Reimagining health systems: emerging trends, changes, and impacts

Reimagining health systems: emerging trends, changes, and impacts

What could completely reimagined health systems look like by 2030 or 2040?

Reimagining health systems: emerging trends, changes, and impacts

How can we reimagine our health systems to enhance social justice in health and wellbeing? What could completely reimagined health systems look like by 2030 or 2040? What seeds of transformation can we spot today in the trends and emerging changes arising all over the world?

These are the questions that HSG’s Reimagine Health Systems initiative has been posing since it was launched at Phase One of the Sixth Global Symposium on Health Systems Research (HSR2020). Since November, HSG members, HSR2020 participants, and other colleagues around the world working in research, policy and practice have shared their insights and ideas on emerging changes that may shape health systems, health and wellbeing in the future. Those changes present both opportunities for innovation and challenges to be addressed on the way to reimagining what health systems might be in the future.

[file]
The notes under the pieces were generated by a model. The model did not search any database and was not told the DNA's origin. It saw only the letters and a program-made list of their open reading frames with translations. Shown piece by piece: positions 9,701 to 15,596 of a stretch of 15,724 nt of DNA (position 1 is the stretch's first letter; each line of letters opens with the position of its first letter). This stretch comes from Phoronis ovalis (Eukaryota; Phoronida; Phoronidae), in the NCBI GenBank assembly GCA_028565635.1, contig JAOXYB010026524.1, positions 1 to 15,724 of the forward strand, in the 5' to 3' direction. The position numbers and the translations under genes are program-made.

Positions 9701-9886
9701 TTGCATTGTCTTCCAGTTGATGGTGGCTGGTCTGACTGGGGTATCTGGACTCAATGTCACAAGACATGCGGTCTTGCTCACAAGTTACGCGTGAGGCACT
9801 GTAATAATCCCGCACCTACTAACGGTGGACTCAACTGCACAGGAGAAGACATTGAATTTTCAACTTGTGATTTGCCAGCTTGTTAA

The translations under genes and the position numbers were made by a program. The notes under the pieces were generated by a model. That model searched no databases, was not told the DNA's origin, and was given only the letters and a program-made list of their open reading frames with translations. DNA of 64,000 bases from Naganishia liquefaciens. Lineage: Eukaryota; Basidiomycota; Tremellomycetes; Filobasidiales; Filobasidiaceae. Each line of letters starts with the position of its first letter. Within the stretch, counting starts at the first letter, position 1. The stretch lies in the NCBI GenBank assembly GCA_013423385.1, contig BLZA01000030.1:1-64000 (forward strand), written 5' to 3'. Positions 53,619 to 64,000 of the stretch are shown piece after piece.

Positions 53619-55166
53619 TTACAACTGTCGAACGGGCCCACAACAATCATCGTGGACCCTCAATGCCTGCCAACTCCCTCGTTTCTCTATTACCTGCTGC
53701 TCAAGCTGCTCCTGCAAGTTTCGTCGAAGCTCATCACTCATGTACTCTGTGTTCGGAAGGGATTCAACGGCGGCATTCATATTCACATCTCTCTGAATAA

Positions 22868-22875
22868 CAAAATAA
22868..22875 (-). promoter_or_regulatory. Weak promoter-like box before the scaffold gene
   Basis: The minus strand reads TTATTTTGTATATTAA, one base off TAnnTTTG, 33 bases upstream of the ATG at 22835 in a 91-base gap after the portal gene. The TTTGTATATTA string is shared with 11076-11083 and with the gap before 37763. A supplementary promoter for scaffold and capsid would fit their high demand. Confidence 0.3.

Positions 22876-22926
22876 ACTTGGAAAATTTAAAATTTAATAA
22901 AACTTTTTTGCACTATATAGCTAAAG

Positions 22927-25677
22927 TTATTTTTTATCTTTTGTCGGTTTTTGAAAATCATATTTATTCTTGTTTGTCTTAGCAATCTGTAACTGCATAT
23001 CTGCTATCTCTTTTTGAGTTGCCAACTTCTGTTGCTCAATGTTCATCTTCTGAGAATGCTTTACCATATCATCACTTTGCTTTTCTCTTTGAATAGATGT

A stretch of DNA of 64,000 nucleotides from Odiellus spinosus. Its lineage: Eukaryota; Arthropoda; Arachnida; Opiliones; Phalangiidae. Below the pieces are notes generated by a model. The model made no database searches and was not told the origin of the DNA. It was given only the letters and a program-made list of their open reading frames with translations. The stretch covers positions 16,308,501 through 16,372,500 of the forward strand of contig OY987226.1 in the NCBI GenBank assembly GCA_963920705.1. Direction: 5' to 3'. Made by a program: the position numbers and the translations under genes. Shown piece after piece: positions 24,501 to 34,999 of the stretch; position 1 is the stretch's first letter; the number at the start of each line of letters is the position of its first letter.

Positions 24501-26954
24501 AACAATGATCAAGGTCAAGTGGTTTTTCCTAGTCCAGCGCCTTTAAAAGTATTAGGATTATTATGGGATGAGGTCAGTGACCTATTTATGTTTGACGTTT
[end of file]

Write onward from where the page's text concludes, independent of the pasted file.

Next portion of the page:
As you were sharing research, ideas, and discussions with colleagues during HSR2020, Reimagine Health Systems was collecting data about trends and emerging changes that could impact health, health systems, and social justice. We captured that change data from three sources:

  • existing research on health futures and trends in health, wellbeing, and social justice;
  • HSR2020 presentations describing trends, changes, and innovations;
  • And via three Futurescaper crowdsourcing surveys you told us what trends and emerging changes you think might be most transformative over the next decade.

We are currently analysing and summarizing the change data from those three sources.

Futurescaper can visualize response data graphically. System maps show the interconnections among changes, challenges, and impacts. The graphic below shows the 50 top ‘causes’ – changes that drive other impacts and changes – across all three themes, as specified by respondents and visualized as a system map. Larger nodes in warmer colours are those mentioned most often and with the highest number of outgoing causal links.